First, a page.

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Pope John Paul II and the Hungarians

Ábrahám Vass 2020.05.18.

One of the most respected personalities of the 20th century, Pope John Paul II, was born 100 years ago. He was the first Pope from the region, and is still widely respected in Hungary.

Pope John Paul II always had a special place in the hearts of Hungarians: in addition to the famed Polish-Hungarian friendship, he also came from behind the Iron Curtain. He is widely regarded as a catalyst and spiritual inspiration of the regime changes in the region, a role that supposedly led to his failed assassination attempt in 1981. He also had a firm stance on a number of controversial issues: globalization, capitalism, the Iraqi wars, capital punishment, and apartheid in South Africa, among other things.

Ahead of his inauguration, Karol Wojtyła had reportedly been to Hungary at least twice, first as a backpacking tourist in Máriapócs, then later when he visited the Polish workers of the Sugar Refining Mill in Kaba.

As Pope John Paul II, he was the one to canonize Hedwig, the daughter of Louis the Great, and Kinga, the daughter of King Béla IV. In addition, he beatified King Charles of Hungary (Charles I of Austria). Interestingly, he got his name Karol (Charles) after Hungary’s last ruling monarch, thanks to his father’s admiration of him.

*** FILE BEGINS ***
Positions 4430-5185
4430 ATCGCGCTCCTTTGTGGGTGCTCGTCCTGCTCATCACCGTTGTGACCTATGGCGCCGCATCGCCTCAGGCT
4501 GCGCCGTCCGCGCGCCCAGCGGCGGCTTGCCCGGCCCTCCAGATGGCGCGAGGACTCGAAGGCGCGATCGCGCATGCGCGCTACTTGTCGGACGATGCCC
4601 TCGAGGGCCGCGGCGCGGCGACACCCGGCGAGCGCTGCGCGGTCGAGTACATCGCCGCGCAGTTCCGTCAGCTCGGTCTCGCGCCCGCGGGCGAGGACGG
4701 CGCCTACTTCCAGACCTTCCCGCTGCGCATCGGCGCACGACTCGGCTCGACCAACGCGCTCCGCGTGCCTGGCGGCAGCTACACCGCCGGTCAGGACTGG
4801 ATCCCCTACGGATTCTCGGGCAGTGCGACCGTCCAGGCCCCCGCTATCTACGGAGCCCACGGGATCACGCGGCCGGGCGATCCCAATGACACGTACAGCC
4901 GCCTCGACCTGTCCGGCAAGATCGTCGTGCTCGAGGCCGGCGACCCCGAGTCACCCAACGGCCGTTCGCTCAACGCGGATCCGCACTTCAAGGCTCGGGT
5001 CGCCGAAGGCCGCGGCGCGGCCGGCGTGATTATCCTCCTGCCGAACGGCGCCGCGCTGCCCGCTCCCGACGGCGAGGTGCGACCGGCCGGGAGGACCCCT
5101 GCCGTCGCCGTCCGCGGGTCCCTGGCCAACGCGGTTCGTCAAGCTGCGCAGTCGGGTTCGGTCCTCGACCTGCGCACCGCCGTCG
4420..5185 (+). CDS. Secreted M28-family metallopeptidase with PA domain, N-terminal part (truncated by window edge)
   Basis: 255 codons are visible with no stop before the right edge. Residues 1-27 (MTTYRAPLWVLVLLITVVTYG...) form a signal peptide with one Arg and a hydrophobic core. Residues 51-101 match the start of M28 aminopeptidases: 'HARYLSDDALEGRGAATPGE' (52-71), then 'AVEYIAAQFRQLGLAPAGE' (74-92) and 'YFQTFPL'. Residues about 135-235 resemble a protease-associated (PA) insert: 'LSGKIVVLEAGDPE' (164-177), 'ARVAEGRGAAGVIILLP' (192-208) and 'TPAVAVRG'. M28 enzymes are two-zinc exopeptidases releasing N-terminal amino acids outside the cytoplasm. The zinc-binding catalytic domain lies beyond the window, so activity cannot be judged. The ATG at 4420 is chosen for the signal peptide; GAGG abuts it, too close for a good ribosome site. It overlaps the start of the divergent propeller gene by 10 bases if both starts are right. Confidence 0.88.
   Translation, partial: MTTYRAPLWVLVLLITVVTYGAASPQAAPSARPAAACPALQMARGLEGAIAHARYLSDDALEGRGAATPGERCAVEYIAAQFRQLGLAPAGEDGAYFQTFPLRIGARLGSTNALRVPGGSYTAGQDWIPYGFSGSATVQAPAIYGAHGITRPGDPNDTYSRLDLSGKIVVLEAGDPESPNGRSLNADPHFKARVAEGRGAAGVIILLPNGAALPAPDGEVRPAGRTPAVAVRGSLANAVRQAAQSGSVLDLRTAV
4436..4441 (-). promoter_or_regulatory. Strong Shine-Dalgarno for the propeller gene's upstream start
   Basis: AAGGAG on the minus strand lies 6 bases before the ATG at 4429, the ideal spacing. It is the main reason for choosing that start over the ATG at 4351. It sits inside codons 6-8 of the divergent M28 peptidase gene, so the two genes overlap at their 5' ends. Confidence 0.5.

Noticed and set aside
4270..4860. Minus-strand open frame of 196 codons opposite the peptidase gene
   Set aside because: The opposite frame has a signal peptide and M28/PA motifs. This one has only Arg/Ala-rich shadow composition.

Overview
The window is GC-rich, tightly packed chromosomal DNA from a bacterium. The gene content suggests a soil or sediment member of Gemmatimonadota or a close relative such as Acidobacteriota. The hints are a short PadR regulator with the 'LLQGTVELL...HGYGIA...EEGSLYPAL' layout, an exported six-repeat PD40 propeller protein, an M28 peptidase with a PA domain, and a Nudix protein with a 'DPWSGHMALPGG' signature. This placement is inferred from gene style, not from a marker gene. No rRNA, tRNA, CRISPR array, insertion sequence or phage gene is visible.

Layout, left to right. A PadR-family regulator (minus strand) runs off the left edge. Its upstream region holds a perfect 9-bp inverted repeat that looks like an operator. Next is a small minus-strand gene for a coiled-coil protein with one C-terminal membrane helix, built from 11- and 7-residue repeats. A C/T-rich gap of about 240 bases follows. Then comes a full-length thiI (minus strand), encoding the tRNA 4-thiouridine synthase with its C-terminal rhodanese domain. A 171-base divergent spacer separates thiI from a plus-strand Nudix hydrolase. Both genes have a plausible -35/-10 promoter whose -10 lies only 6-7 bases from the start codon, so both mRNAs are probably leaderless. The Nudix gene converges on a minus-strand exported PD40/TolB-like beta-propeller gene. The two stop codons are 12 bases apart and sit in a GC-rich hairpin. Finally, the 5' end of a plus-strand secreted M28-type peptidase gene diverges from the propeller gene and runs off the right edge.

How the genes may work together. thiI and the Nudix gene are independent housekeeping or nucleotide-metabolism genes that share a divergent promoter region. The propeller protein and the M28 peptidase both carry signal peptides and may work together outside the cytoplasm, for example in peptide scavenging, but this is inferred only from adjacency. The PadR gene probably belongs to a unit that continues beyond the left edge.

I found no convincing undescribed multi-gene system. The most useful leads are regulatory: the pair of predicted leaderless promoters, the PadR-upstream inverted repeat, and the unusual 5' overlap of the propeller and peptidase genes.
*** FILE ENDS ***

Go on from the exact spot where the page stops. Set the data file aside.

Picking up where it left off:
During his papacy, he paid two official visits to Hungary: first in 1991, he visited (and, of course, held Holy Mass) in Esztergom, Máriapócs, Pécs, Budapest, Szombathely, and Debrecen. The decision to invite the Pope had been made back in 1988, Hungary becoming the second country behind the Iron Curtain to do so after Poland. As a matter of fact, this was the very first time in history that Hungary had the chance to host Saint Peter’s successor. Then, five years later, he additionally visited Pannonhalma and Győr. Reportedly, he had also known former president Árpád Göncz from the post-world-war period.

John Paul II’s statue in Győr. Image by Csaba Krizsán/MTI

The iconic Pope who significantly improved the Catholic Church’s relations with other religions, and traveled to a total of 129 countries during his pontificate, was eventually canonized on April 27, 2014, only nine years after his death, with the participation of countless Hungarian church dignitaries.

featured image via Fortepan /Jezsuita Levéltár